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A headshot of George Guthrie
George Guthrie, Ph.D., has been named principal deputy director of NETL. Guthrie joins NETL from Los Alamos National Laboratory, where he served as deputy director for the applied energy programs, leading a diverse portfolio of applied R&D in applied energy and helping to establish and lead a place-based initiative in energy transition for the intermountain west. Guthrie is a scientist with over 30 years of experience in geosciences and applied-energy applications.
National Geographic Logo
NETL researchers’ detective work to locate abandoned and undocumented oil and gas wells using drone flights, electromagnetic field detectors, light detecting and ranging (LiDAR) technology and even operation of a user friendly tip line were detailed in an article in National Geographic Magazine, one of the most widely read magazines of all time.
Illustration of a turbine spinning rapidly.
NETL experts will discuss research that supports expanding the use of hydrogen-fueled gas turbines to produce clean electricity while meeting environmental standards for low emissions of nitrogen oxides (NOx), pollutants that contribute to the formation of smog and acid rain.
From left to right: Joseph Renk, Kyle Glazewski, Brent Brannon and Kirk Johnson.
The University of North Dakota’s Energy & Environmental Research Center’s (EERC) Produced Water Management Through Geologic Homogenization, Conditioning and Reuse (GHCR) project — funded by NETL and developed in partnership with the North Dakota Industrial Commission Oil and Gas Research Program and Nuverra Environmental Solutions — is a finalist in the Oil and Gas category of the 2022 Institution of Chemical Engineers (IChemE) Global Awards.
Molten metal being taken out of a press using large plyers.
NETL researchers will exhibit and take part in technical sessions at the 2022 Liquid Metal Processing and Casting Conference (LMPC), held Sept. 18-21, 2022, at the Bellevue Hotel in Philadelphia. The conference convenes academic and industry experts to discuss the latest advances in processes used to cast large ingots of highly alloyed metals.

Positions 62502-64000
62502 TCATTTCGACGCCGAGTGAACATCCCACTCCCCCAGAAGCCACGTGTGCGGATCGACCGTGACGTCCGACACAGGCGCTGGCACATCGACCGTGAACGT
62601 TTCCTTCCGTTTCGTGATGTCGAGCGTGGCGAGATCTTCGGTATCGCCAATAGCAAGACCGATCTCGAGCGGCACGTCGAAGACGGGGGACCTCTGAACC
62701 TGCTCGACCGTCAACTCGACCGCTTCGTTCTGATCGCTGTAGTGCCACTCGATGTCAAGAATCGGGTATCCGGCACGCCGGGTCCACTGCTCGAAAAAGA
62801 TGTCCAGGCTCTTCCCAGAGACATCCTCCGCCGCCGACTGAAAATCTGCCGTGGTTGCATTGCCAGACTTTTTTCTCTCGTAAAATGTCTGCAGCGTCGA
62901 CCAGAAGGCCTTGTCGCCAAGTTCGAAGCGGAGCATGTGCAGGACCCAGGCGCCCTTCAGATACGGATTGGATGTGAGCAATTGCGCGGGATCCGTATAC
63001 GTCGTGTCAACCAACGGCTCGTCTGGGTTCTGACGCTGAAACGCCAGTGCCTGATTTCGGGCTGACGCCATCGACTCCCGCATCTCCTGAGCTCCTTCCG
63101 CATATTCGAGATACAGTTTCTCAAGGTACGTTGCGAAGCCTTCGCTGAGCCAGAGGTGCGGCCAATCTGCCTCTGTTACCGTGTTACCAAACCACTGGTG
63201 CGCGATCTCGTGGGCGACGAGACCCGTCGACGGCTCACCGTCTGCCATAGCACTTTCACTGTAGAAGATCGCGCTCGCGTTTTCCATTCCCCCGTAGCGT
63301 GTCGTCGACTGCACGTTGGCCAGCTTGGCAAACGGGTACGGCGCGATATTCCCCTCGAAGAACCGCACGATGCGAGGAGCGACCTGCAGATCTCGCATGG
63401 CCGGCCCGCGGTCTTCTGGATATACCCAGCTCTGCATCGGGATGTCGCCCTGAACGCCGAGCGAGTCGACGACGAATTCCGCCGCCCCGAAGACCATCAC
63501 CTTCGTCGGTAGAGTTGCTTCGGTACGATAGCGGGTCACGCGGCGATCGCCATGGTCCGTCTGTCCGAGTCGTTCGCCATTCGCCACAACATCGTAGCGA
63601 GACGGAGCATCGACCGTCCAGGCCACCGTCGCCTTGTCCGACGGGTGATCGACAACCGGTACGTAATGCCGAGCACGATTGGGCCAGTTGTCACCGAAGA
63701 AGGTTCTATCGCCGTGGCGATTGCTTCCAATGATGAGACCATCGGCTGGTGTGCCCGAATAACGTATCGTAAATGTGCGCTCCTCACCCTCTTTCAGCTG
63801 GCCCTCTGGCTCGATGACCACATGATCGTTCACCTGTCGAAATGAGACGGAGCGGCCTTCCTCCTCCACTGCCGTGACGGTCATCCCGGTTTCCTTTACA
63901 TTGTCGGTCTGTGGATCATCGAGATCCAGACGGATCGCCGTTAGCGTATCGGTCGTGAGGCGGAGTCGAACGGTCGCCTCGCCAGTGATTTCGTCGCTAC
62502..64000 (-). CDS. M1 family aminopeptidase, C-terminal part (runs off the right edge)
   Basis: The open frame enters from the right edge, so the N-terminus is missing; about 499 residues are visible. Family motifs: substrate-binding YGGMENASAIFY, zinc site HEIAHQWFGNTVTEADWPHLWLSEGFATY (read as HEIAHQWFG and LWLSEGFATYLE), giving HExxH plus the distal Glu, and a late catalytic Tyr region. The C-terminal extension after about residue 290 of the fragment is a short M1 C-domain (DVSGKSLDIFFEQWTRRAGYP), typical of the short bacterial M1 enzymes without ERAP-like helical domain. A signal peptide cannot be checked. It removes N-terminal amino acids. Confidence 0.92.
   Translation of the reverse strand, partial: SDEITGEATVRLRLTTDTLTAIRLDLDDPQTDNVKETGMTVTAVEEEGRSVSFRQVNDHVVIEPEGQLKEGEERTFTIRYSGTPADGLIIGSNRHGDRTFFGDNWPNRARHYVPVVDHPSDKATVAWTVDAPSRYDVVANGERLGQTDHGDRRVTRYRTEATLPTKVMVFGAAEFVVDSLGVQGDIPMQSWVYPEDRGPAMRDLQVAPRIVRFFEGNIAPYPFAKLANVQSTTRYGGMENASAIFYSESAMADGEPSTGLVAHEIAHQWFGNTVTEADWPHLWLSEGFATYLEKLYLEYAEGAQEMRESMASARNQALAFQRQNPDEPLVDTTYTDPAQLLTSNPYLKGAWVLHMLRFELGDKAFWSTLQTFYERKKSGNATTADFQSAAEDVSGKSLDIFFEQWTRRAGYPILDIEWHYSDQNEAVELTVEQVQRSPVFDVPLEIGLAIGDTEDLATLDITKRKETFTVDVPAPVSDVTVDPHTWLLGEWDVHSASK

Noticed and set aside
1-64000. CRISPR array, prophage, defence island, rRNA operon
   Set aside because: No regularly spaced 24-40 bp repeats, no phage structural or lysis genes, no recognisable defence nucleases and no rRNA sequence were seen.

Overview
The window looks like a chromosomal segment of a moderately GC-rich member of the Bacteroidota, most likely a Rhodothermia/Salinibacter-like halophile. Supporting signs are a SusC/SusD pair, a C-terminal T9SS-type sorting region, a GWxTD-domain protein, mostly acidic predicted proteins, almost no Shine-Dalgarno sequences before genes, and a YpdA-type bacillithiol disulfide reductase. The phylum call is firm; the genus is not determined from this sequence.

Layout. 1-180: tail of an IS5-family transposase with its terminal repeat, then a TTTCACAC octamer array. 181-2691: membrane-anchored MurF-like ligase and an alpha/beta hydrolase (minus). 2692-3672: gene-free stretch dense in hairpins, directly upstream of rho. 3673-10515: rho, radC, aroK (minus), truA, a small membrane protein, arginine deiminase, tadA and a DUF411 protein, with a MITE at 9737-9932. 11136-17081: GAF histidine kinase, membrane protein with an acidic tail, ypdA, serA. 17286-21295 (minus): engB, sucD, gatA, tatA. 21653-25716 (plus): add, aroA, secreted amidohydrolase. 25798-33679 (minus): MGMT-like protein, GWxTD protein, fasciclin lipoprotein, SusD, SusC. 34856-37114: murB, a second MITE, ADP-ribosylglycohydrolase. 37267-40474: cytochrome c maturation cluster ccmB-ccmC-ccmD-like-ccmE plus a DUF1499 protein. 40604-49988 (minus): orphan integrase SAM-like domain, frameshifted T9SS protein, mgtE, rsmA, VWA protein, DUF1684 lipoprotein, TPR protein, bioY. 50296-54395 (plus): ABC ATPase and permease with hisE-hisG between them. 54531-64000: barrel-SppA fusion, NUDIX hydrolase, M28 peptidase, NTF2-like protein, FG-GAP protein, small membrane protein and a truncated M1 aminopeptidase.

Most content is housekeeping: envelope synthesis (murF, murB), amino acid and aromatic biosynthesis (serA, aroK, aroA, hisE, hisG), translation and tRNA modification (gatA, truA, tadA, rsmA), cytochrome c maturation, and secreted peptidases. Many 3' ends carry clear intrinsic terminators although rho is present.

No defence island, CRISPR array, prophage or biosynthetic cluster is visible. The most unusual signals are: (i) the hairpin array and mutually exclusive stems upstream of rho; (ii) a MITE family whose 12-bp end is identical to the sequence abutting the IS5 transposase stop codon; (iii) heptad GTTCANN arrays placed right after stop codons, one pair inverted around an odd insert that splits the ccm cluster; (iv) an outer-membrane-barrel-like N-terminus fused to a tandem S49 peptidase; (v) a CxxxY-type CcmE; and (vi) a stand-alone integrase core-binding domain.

A photo pf Barbara Kutchko, a blonde woman with shoulder length hair wearing brown eyeglasses, a peach colored button-up shirt and a white lab coat.
Barbara Kutchko, a senior researcher at NETL who develops advanced cement systems to reduce the environmental footprint of drilling operations, will serve as a key organizer and presenter at Cementing in an Unconventional World, a workshop presented by the Society of Petroleum Engineers (SPE) Sept. 27-29, 2022, in Galveston, Texas.
Funding Opportunity Announcement
WASHINGTON, D.C. – Today, the U.S. Department of Energy’s (DOE) Office of Fossil Energy and Carbon Management (FECM) announced almost $4.7 million in funding for six projects to advance the development of ceramic-based materials to improve the efficiency of hydrogen-fueled turbines that may one day be used in clean power plants.
GCEAF Panel will take place Thursday, September 22nd.
NETL Director Brian Anderson will join other Department of Energy (DOE) national laboratory directors to discuss the future direction of their laboratories’ energy research as part of a Business Forum during the 2022 Global Clean Energy Action Forum (GCEAF) September 21-23 in Pittsburgh’s David L. Lawrence Convention Center.
Matt Reeder uses an infrared camera to complete fieldwork as part of NETL’s abandoned well research project near Olean, New York. He is joined by Nathan Graber of the New York Department of Environmental Conservation. The photo was taken in March 2022. It was the first of three research trips by NETL to the site.
NETL experts have hit the road to develop best practices to find and characterize undocumented orphaned oil and gas wells, which can leak methane, a potent greenhouse gas, contaminate groundwater and create other environmental issues after they are abandoned or taken out of production.
A landscape photo of a corn field with a cloudy blue sky
A groundbreaking class of hybrid solvents developed by NETL researchers to capture greenhouse gas from fuel streams and generate clean hydrogen from fossil energy resources could also bolster supply chains of key raw materials needed to address a crisis that is currently facing America’s farmers.